Wanted: A return to mature masculinity
There’s growing confusion, anger and debate around a simple question: What does it mean to be a man? Our society seems to be suffering immensely from sexual abuse and violence, and the overwhelming perpetrators are men. Much attention, for example, is surrounding the #MeToo movement and the problem of mass shootings, both of which involve crimes committed by males. This broadens the question to: Are men a problem, or is there a problem with men?
The American Psychological Association seems to think masculinity itself is the problem when it linked “traditional masculinity” with “aggression and violence” in its new “Guidelines for Psychological Practice with Boys and Men.” Some balked at the document, while others cheered it. The New York Times ran a column about the APA guidelines, and its headline sums up how this is all part of a bigger issue: “The Fight Over Men is Shaping Our Political Future.”
The debate spilled into advertisers — notably when Gillette ran an ad that sparked controversy with its apparent affirmation of the concept of “toxic masculinity,” insinuating that the problem is with men themselves. Egard Watches released a sort of “response” commercial, which seemed to be trying to say, “We know there are problems with men, but we see the good side of you.” It, too, went viral online.
As Catholics in the 21st century, especially in light of this past year, we cannot pretend the problem surrounding the question of masculinity has no bearing on the Church. The Church is feeling the loss of true masculinity deeply right now. The clergy and episcopal sexual abuse scandal is not only painful because some Catholics sinned grievously — all men and women sin — but our heart aches from the abuse we have suffered under our fathers. Coupled with the crisis of faith among Catholic men and boys, we are suffering both from abuse by men and a loss of men. When it comes to men, the Church has not been a strong voice of truth lately. And this is one of the saddest parts of the debate, because the Church has the answer to the questions the world is asking: Jesus Christ.
When it comes to the question of toxic masculinity, it’s important to remember that the Church affirms that the true nature of a thing is good because God created it that way. God created us male and female, and, therefore, to be masculine (or feminine for that matter) is essentially good. Sin and error are what distort what is good into what is evil. The strength and desires of masculinity are not inherently toxic, but they can become so. Like food, what is good can become spoiled when exposed to certain conditions.
It’s also important to note that when God gives his grace to man, especially through the ministry of the Church, that grace builds upon and perfects his created nature. We may become “new men” in Christ, but we are still men. This means we must affirm that the inherent strength and even perhaps aggression of men is part of their nature — but these attributes are meant for the building up and protecting of life, not for its destruction. The first man’s strength was meant to tend a garden, not wage war. Because the root vir actually means “man,” the very word “virtue” can be translated as “manly.” To be virtuous is to be a man. This is why we need more manliness, more masculinity, not less.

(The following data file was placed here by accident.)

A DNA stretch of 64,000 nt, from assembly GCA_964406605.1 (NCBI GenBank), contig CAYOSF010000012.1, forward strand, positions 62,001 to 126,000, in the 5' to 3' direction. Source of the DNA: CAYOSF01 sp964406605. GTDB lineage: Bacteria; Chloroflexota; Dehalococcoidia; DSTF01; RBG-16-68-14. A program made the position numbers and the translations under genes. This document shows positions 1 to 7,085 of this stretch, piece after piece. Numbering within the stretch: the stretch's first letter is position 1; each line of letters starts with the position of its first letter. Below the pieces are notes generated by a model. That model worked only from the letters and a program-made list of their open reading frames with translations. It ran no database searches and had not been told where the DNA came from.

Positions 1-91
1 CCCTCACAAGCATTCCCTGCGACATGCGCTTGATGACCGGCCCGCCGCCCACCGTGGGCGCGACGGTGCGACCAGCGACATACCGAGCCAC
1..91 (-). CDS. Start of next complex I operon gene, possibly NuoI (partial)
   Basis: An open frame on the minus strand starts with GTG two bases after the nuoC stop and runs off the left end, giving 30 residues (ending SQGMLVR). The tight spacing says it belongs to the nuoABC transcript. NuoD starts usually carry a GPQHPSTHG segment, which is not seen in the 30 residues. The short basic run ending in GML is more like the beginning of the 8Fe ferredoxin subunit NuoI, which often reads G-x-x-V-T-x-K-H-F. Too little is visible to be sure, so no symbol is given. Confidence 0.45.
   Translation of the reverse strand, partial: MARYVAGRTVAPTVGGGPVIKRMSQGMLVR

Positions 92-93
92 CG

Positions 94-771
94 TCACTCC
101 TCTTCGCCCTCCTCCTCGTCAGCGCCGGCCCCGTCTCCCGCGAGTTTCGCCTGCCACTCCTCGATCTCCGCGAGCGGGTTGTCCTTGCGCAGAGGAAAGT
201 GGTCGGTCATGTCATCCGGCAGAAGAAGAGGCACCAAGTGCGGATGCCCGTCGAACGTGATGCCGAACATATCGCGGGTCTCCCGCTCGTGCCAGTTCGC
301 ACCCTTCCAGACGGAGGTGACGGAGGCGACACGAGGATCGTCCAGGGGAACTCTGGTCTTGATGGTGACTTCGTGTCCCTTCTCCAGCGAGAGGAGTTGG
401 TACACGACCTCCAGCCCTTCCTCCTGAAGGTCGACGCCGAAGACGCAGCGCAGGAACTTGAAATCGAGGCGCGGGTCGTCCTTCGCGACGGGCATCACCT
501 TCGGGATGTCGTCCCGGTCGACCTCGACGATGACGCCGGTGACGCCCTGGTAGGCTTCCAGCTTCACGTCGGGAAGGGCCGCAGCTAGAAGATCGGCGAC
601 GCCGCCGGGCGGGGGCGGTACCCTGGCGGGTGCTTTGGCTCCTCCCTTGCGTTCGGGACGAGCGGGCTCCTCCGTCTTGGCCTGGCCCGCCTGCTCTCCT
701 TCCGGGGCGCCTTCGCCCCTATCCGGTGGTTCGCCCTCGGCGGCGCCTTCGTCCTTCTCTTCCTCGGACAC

The larger issue, and the real crisis, is that our culture doesn’t know how to draw boys into mature masculinity, and their innocent boyishness grows into a pitiable insecurity and self-focus that hurts our entire society.
Traditionally, in all cultures and all societies, there were rites of passage for boys, cultural practices overseen by men that guided boys into manhood. For the most part, maturity in males does not just happen naturally. It is a function of a healthy culture to help the transition occur. Unfortunately, we have lost the wisdom of these practices.
But we can recover them.
We can gain insight from the universal and historical practices of a male rite of passage, wherein a boy is provided a way to leave his boyhood behind, be introduced to the strength and potential of his masculinity (after all, a boy has never been a man before), and be integrated into the fraternal world of men, where these lessons are strengthened and renewed. But both sides of a rite of passage are missing right now. Not only do we keep extending adolescence (even well into college), but we also face a plague of loneliness, where there is no brotherhood of men to enter into. You can’t leave boyhood behind and enter manhood without other men to welcome you in.
The call to mature masculinity is both natural and spiritual. In God, we are sons called to think like men and not children (see 1 Cor 14:20), to “grow up” to salvation (1 Pt 2:2), and to attain the “perfect manhood” of Jesus Christ (Eph 4:14). As Catholics, strengthening our fraternal bonds and being intentional with inviting boys into mature Catholic manhood is essential to counteract the spoiling of masculinity.
St. Paul famously wrote, “When I was a child, I spoke like a child, I thought like a child, I reasoned like a child; when I became a man, I gave up childish ways” (1 Cor 13:11). We have lost our cultural rites of passage, and we have not replaced them. The problem, then, is not whether masculinity is bad. It’s not. The problem is found, rather, in why we are producing so few real men.
Jason Craig is the author of “Leaving Boyhood Behind” (Our Sunday Visitor, 2019) and co-founder of Fraternus, a mentoring apostolate for boys.